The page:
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"On Monday, Wednesday and Friday?"

Translation:Na segunda-feira, quarta-feira e sexta-feira?

January 22, 2013

15 Comments


https://www.duolingo.com/profile/Frencesca

another correct solution is given as "Na segunda-feira, terça-feira e sexta-feira?" terça-feira is Tuesday, Mistake reported


https://www.duolingo.com/profile/igort

Thats right! i saw the same mistake in another exercise. thanks for being proactive, people like you is essential for this tool.


https://www.duolingo.com/profile/melesana

two months later, not corrected


https://www.duolingo.com/profile/NobleJohn

It's fixed now, 3 days after your post.


https://www.duolingo.com/profile/Frencesca

I thought wednesday is quarta-feira!


https://www.duolingo.com/profile/gilpaiz

você está certa! =)


https://www.duolingo.com/profile/LadyMar1923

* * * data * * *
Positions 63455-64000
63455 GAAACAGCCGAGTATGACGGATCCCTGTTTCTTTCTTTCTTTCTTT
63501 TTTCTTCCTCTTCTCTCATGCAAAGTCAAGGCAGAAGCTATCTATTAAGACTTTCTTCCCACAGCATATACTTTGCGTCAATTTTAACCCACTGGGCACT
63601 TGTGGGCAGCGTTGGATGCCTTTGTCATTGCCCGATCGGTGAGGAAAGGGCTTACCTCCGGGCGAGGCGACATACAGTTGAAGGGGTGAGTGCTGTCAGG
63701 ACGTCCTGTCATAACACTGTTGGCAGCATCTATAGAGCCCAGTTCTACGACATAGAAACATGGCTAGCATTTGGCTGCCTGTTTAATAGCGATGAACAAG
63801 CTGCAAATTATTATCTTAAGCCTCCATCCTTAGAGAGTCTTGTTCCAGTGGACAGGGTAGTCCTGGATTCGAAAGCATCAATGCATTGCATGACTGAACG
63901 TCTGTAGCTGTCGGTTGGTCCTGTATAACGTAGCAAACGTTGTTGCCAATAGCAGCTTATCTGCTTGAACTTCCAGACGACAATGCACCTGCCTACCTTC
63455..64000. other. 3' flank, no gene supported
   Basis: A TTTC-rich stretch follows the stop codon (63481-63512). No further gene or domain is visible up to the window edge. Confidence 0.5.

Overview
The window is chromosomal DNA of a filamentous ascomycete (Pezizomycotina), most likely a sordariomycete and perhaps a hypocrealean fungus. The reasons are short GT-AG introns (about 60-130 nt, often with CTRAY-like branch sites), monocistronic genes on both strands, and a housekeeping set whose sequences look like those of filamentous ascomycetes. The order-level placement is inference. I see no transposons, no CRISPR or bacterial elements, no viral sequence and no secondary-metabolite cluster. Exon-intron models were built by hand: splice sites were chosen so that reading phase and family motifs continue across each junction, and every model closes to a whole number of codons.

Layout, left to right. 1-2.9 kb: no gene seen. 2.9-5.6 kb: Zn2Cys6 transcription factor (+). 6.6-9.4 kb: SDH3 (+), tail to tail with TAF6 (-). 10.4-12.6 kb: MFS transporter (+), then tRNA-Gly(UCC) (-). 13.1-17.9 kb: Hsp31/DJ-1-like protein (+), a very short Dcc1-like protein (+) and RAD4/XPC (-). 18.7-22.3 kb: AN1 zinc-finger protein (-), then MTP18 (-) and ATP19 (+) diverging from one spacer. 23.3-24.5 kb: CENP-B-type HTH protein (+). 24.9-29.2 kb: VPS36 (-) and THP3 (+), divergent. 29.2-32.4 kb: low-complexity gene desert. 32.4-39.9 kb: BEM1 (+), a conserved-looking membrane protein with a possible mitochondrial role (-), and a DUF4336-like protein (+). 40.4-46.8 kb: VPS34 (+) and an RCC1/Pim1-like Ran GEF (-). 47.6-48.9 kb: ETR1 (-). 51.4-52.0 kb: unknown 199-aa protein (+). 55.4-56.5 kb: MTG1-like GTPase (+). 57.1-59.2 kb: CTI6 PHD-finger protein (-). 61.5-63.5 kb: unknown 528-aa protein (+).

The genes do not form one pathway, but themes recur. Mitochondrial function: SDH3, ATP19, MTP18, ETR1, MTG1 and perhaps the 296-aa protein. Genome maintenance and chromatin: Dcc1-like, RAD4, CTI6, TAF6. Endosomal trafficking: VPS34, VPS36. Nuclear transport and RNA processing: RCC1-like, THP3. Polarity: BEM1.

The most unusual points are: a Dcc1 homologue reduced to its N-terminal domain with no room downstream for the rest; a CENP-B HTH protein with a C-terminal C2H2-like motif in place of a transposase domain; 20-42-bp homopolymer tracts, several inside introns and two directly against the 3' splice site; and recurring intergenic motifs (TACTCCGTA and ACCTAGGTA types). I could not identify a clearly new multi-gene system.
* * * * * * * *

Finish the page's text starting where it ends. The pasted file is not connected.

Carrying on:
Why is it "na" instead of "nas" since it's plural?


https://www.duolingo.com/profile/quadrivium

Can someone explain why we would use "no" instead of "na"? Thanks.


https://www.duolingo.com/profile/Frencesca

Na is used for femine words, like na segunda-feira, no is used for masculine words like no sabado: on Monday, on Saturday


https://www.duolingo.com/profile/Whirrun

This still hasn't been fixed.


https://www.duolingo.com/profile/Frencesca

Make sure to report it every time you encounter a mistake.


https://www.duolingo.com/profile/twinoza

Why can't i use "em" instead of "na". I thought em also meant on


https://www.duolingo.com/profile/NobleJohn

Em does mean on, but na/no mean "on the". Na and No are actually contractions of "em + a" and "em + o". In this case you cannot omit the 'the' like you can in English so the only correct answer is "Em + a" which becomes "Na".


https://www.duolingo.com/profile/twinoza

Interesting! I guess b/c I'm only a native English speaker, I don't think of it as "On the Monday, Wednesday, and Friday"...so I didn't think there should have been a "the" to begin with. It sounds like it's an idiomatic thing about Portuguese specifically b/c you'd basically be saying "On the second-day, fourth-day, and sixth-day", at which point, you do need the "the". Thanks for the very good explanation NobleJ!

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